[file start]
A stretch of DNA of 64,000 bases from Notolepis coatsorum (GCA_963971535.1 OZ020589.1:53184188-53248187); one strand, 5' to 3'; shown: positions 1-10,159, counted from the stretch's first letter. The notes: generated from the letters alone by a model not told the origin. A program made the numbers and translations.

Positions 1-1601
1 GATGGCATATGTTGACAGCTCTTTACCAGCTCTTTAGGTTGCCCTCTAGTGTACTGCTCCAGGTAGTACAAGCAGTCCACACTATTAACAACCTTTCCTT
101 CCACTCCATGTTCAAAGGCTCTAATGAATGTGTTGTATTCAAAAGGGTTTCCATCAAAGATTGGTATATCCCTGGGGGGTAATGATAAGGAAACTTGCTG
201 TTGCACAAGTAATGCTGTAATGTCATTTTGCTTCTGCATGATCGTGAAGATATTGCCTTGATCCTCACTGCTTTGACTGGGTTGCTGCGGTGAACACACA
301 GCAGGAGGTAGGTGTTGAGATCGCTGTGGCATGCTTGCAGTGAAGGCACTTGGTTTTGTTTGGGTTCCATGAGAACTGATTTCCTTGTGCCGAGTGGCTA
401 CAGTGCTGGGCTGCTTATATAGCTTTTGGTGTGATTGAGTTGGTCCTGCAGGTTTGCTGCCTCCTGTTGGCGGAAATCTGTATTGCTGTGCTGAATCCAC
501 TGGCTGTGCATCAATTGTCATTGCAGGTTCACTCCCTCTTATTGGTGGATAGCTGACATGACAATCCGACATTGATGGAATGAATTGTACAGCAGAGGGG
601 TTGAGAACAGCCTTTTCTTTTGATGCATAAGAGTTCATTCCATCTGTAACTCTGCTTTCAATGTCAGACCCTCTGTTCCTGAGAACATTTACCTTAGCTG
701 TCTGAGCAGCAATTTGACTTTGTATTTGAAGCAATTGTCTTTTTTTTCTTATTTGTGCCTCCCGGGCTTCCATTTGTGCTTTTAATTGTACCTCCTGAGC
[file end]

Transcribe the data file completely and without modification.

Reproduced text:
A stretch of DNA of 64,000 bases from Notolepis coatsorum (GCA_963971535.1 OZ020589.1:53184188-53248187); one strand, 5' to 3'; shown: positions 1-10,159, counted from the stretch's first letter. The notes: generated from the letters alone by a model not told the origin. A program made the numbers and translations.

Positions 1-1601
1 GATGGCATATGTTGACAGCTCTTTACCAGCTCTTTAGGTTGCCCTCTAGTGTACTGCTCCAGGTAGTACAAGCAGTCCACACTATTAACAACCTTTCCTT
101 CCACTCCATGTTCAAAGGCTCTAATGAATGTGTTGTATTCAAAAGGGTTTCCATCAAAGATTGGTATATCCCTGGGGGGTAATGATAAGGAAACTTGCTG
201 TTGCACAAGTAATGCTGTAATGTCATTTTGCTTCTGCATGATCGTGAAGATATTGCCTTGATCCTCACTGCTTTGACTGGGTTGCTGCGGTGAACACACA
301 GCAGGAGGTAGGTGTTGAGATCGCTGTGGCATGCTTGCAGTGAAGGCACTTGGTTTTGTTTGGGTTCCATGAGAACTGATTTCCTTGTGCCGAGTGGCTA
401 CAGTGCTGGGCTGCTTATATAGCTTTTGGTGTGATTGAGTTGGTCCTGCAGGTTTGCTGCCTCCTGTTGGCGGAAATCTGTATTGCTGTGCTGAATCCAC
501 TGGCTGTGCATCAATTGTCATTGCAGGTTCACTCCCTCTTATTGGTGGATAGCTGACATGACAATCCGACATTGATGGAATGAATTGTACAGCAGAGGGG
601 TTGAGAACAGCCTTTTCTTTTGATGCATAAGAGTTCATTCCATCTGTAACTCTGCTTTCAATGTCAGACCCTCTGTTCCTGAGAACATTTACCTTAGCTG
701 TCTGAGCAGCAATTTGACTTTGTATTTGAAGCAATTGTCTTTTTTTTCTTATTTGTGCCTCCCGGGCTTCCATTTGTGCTTTTAATTGTACCTCCTGAGC